Webcam Streaming in Perl/Tk (Linux)

September 2, 2009 by Noah

Late last week I started thinking about how to access a webcam device from within Perl. I have no direct need of such capability at the time being but I wanted to know how to do it in case I wanted to do something in the future involving webcams.

A few years ago when I used mostly Windows I found EZTwain, a DLL library for accessing a webcam in Windows using the TWAIN protocol (which as I understand is obsolete by now). The DLL was a pain in the butt to use and I couldn't get it to work how I wanted it to (it insisted on displaying its own GUI windows instead of allowing my Perl script to directly pull a frame from it without a GUI).

Besides that there's pretty much no libraries Perl has been built to use yet that can access a webcam. So, I started looking into using third-party programs such as ffmpeg and mplayer/mencoder to provide the hardware layer for me so that Perl can get just the jpeg images out and do with them what it needs.

Of these programs I wanted to use ffmpeg the most, because I know for sure there's an ffmpeg.exe for Windows, which might mean that whatever code I come up with might be reasonably portable to Windows as well.

After some searching I found some command-line sorcery for using ffmpeg over SSH to activate the camera on a remote computer and stream the video from it over SSH to the local system, and display it in mplayer:

ssh user@remoteip ffmpeg -b 100K -an -f video4linux2 -s 320x240 -r 10 -i /dev/video0 -b 100K -f ogg - | mplayer - -idle -demuxer ogg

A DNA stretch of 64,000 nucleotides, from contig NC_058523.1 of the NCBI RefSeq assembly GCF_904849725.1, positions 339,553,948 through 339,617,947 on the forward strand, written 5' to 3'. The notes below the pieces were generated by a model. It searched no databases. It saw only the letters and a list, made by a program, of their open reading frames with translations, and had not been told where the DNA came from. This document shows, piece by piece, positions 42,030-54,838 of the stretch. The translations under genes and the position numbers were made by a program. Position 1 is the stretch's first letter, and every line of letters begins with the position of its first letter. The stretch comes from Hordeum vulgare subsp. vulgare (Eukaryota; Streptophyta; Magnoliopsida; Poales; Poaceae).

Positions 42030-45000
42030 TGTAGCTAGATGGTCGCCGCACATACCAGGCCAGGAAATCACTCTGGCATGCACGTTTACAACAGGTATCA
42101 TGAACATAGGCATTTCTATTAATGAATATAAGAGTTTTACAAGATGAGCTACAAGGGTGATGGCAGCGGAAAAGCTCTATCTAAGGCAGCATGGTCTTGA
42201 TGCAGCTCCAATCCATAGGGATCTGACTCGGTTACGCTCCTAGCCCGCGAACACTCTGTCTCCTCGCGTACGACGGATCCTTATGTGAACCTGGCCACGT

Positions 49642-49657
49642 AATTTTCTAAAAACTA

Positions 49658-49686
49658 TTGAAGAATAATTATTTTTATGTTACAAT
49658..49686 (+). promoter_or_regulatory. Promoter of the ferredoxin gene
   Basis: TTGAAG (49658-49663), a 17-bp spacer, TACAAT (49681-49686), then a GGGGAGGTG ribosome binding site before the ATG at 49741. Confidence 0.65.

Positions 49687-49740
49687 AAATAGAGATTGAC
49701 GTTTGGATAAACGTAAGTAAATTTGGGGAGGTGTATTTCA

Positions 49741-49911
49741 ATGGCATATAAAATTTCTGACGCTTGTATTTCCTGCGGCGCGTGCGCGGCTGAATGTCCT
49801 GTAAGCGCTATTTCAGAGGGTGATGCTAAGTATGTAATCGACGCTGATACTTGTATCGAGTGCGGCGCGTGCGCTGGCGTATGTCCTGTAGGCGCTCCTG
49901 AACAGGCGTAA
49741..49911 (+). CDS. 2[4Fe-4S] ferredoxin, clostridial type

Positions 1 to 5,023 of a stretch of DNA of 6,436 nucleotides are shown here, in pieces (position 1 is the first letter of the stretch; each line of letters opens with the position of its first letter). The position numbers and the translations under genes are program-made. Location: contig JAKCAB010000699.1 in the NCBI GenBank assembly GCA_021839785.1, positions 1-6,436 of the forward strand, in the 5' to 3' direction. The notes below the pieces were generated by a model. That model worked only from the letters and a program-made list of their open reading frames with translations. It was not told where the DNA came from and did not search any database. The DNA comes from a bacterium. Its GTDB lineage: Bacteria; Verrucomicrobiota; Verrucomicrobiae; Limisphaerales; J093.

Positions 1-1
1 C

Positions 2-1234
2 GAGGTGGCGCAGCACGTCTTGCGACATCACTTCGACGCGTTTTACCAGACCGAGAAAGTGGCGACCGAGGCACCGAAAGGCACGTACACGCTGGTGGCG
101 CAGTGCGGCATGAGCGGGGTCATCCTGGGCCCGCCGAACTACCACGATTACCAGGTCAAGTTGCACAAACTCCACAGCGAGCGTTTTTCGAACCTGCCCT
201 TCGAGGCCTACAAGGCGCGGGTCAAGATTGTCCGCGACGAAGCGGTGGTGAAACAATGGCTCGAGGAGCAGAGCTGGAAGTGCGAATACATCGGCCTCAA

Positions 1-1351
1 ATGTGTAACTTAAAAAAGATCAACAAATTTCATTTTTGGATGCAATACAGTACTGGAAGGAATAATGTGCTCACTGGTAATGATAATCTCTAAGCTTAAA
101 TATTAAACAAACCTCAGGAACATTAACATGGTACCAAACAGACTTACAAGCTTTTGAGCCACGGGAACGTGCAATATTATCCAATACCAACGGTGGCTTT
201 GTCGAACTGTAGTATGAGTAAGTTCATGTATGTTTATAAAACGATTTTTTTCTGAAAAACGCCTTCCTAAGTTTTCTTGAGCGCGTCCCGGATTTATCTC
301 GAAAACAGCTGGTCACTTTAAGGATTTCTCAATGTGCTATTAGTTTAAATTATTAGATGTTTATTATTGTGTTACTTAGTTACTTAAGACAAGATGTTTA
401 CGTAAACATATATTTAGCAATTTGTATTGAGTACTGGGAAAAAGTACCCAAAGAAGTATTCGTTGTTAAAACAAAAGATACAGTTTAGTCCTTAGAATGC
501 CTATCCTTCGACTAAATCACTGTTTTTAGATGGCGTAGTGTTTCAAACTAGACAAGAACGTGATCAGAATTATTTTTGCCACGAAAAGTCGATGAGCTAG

Using the basic ffmpeg command in there, along with some hours of research and poking around, I eventually came up with a command that would activate the webcam and output a ton of jpeg images with consecutive file names, of each frame of video that the camera recorded:

ffmpeg -b 100K -an -f video4linux2 -s 640x480 -r 10 -i /dev/video0 -b 100K -f image2 -vcodec mjpeg test%d.jpg

The mjpeg codec (or "motion jpeg"), in ffmpeg, really means it's a bunch of jpeg images all combined together one after the other (the start of each jpeg image can be seen in hex by looking for the magic number, 0xFFD8). The "image2" format here means that each frame from the mjpeg stream gets written to an individual image file, in the format test%d.jpg where %d is a number that goes up for each image written.

By changing the image2 to image2pipe instead, the output (all the jpeg images in the mjpeg stream) is sent through the program's standard output, so it can be piped into another program, or read from in Perl.

So in Perl I opened a pipe that executes this command and have the script read from it, reading all the jpeg images and then displaying them in a Perl/Tk window as they come in. In effect: a live webcam stream, where Perl is entirely in control of the jpegs as they come in from ffmpeg and can do with them whatever it wants!

Tk Stream

I added a button to my GUI for taking a snapshot and saving it to disk (in actuality, as each complete image is read and displayed, it's kept around in memory until the next image is read and displayed... so this button just saves the last full image to disk).

Here's my proof of concept Perl code:

#!/usr/bin/perl -w

# Perl/Tk Webcam Streamer and Snapshot Taker
# Proof of Concept
# Author: Casey Kirsle,

use Tk;
use Tk::JPEG;
use MIME::Base64 "encode_base64";

# Some things that might need to be configured.